Service workers raise awareness of the coronavirus challenges faced by frontline staffers
In the days leading up to Gov. Mike DeWine’s announcement that restaurants could resume dine-in services beginning in May, following nearly two months of shutdowns driven by COVID-19, a group of service industry workers joined to spearhead a campaign designed to remind the public that the threat had not passed and that frontline employees would be the ones most endangered by bars and restaurants opening too soon and without proper safety measures put in place.
“[The group] started as a very organic, very word of mouth thing,” said Alex, who has worked at a restaurant in the Short North for nearly a decade and withheld his last name due to the up-in-the-air nature of his employment. “And my priorities were the safety of workers and customers, as well as the basic kind of existential questions about being on the frontlines in a pandemic.”
Organizing online via a Facebook group and Zoom calls, the loose-knit, grassroots organization, dubbed the Short North Hospitality Service Workers Association, planned a series of actions, including a protest caravan designed to draw awareness to the plight faced by workers, many of whom were compelled to return to a public-facing role even as questions about the short- and long-term hazards of the coronavirus remained.
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Alex first registered concern about COVID-19 in January, as he read about its spread, though the reality didn’t really hit home until he found himself serving international attendees to the Arnold Classic who still traveled to Columbus in spite of DeWine’s decision to preemptively cancel the event. “There was a group from Australia, randomly, which didn’t get the memo and still came here, and then they had nothing to do,” he said. “And then there were a couple of guys from England sitting at the bar, and I remember feeling like, ‘This is really weird that this is still happening when there’s this [pandemic] hitting across the world.’ I think it was the week after that when I started bringing in my own [sanitizing] wipes to work.”
Alex said a part of his push for the group, which started to pick up momentum in early May, was driven by the reality that no matter what protocols businesses put into place, most frontline service workers were going to be taking on a frontline role in public health. “Just because of the practicality of it, we have to be the ones to take the initiative,” he said.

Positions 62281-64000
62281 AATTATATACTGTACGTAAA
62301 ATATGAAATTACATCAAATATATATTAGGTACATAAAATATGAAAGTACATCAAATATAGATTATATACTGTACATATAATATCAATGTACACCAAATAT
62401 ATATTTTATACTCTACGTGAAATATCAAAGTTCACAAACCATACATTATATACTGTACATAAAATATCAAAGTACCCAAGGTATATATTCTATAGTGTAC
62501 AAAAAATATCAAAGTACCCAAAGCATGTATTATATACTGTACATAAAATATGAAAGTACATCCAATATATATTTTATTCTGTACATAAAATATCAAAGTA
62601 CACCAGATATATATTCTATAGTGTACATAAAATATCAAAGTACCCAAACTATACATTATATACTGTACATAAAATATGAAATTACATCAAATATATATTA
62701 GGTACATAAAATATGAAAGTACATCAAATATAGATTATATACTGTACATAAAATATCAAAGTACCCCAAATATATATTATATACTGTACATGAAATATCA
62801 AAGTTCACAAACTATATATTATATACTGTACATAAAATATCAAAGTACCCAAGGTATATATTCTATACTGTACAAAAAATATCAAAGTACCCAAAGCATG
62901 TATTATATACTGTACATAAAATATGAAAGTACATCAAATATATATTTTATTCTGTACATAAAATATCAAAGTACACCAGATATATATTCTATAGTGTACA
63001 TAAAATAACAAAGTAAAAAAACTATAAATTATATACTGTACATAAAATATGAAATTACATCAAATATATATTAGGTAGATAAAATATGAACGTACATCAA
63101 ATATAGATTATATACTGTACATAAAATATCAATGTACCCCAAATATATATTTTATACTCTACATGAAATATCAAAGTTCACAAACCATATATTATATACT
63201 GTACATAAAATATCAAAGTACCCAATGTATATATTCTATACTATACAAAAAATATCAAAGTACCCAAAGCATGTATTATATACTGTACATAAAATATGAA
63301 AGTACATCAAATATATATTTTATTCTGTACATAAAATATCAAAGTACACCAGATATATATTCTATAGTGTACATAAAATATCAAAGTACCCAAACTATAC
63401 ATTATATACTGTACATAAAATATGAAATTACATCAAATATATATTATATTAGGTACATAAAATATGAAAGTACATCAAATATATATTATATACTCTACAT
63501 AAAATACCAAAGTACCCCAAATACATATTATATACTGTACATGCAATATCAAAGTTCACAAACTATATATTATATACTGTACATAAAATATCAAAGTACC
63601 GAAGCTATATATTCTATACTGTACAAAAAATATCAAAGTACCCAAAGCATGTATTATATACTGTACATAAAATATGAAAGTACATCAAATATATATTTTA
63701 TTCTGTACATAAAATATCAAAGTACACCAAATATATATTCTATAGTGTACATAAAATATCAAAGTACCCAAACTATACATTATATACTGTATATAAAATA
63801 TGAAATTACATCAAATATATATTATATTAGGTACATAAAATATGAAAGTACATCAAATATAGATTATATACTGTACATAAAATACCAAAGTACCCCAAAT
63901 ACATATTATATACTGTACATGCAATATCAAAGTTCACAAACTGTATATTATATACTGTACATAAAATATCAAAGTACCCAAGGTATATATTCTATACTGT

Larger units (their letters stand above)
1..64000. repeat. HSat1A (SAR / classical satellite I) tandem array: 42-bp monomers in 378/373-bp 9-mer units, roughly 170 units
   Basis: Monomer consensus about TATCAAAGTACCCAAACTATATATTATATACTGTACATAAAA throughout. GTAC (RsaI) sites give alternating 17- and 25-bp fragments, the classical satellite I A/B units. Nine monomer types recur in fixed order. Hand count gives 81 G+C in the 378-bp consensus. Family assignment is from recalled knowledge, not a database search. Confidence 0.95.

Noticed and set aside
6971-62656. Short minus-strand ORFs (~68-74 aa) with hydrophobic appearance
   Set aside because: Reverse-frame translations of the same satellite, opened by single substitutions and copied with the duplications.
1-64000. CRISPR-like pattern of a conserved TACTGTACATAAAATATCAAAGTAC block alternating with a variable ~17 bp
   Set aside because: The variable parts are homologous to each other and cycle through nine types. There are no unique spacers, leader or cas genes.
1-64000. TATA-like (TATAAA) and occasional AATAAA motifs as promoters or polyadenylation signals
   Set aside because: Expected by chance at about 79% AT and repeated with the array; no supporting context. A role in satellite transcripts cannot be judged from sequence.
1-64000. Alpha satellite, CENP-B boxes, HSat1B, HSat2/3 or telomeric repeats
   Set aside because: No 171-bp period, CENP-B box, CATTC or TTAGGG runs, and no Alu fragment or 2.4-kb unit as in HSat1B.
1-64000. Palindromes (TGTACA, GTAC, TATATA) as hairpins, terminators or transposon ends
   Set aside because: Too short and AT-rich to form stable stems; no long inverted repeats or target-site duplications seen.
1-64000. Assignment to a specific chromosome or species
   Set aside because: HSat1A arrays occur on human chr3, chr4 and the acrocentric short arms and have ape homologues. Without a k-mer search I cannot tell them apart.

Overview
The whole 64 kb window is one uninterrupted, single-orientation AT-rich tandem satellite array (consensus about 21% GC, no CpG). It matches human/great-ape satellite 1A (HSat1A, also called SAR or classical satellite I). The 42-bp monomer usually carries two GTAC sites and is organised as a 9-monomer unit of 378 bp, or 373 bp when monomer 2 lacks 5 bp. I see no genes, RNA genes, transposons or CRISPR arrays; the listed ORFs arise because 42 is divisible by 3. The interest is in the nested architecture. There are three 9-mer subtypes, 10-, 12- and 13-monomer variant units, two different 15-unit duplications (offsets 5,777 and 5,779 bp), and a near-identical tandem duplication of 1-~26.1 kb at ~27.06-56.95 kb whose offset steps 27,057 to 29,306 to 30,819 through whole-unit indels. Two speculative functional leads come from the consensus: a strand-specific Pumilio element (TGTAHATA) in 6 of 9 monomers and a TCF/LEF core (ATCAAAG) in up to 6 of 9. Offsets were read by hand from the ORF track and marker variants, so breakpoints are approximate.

In more recent days, however, Alex and others in the group have reprioritized actions as protests driven by the police killings of black men and women have swept across the country, with Columbus now a week into growing, largely peaceful demonstrations to which police have responded with tear gas, pepper spray and non-lethal projectiles, a heavy-handed approach that has continued todraw criticism.
“I feel like I have some privilege because I was pissed off about having to go back to work in unsafe conditions when it’s clear there are bigger issues,” Alex said. “I felt a bit put in my place.”
As a result, activity around the COVID-awareness push has slowed, though one of the group’s leaders, Jordan Mitchell, reiterated that he viewed the two movements as interconnected.
“For me, right now it’s been more important to be Downtown,” said Mitchell, who has spent the better part of the last week marching, a time in which he’s been repeatedly tear gassed and shot at with non-lethal projectiles by police. “I think that, for me, and I can’t speak for the group, but I would like to use this momentum to bring more people into what I don’t just see as a civil rights movement or a workers’ rights movement, but a class movement that everybody needs to pay attention to and get involved with in any way that they’re comfortable.
“They’re so closely related that to consolidate power for all of our movements and all of the struggles we’re going through, we need to be sympathetic to each other and continue to move forward despite what’s in front of us.”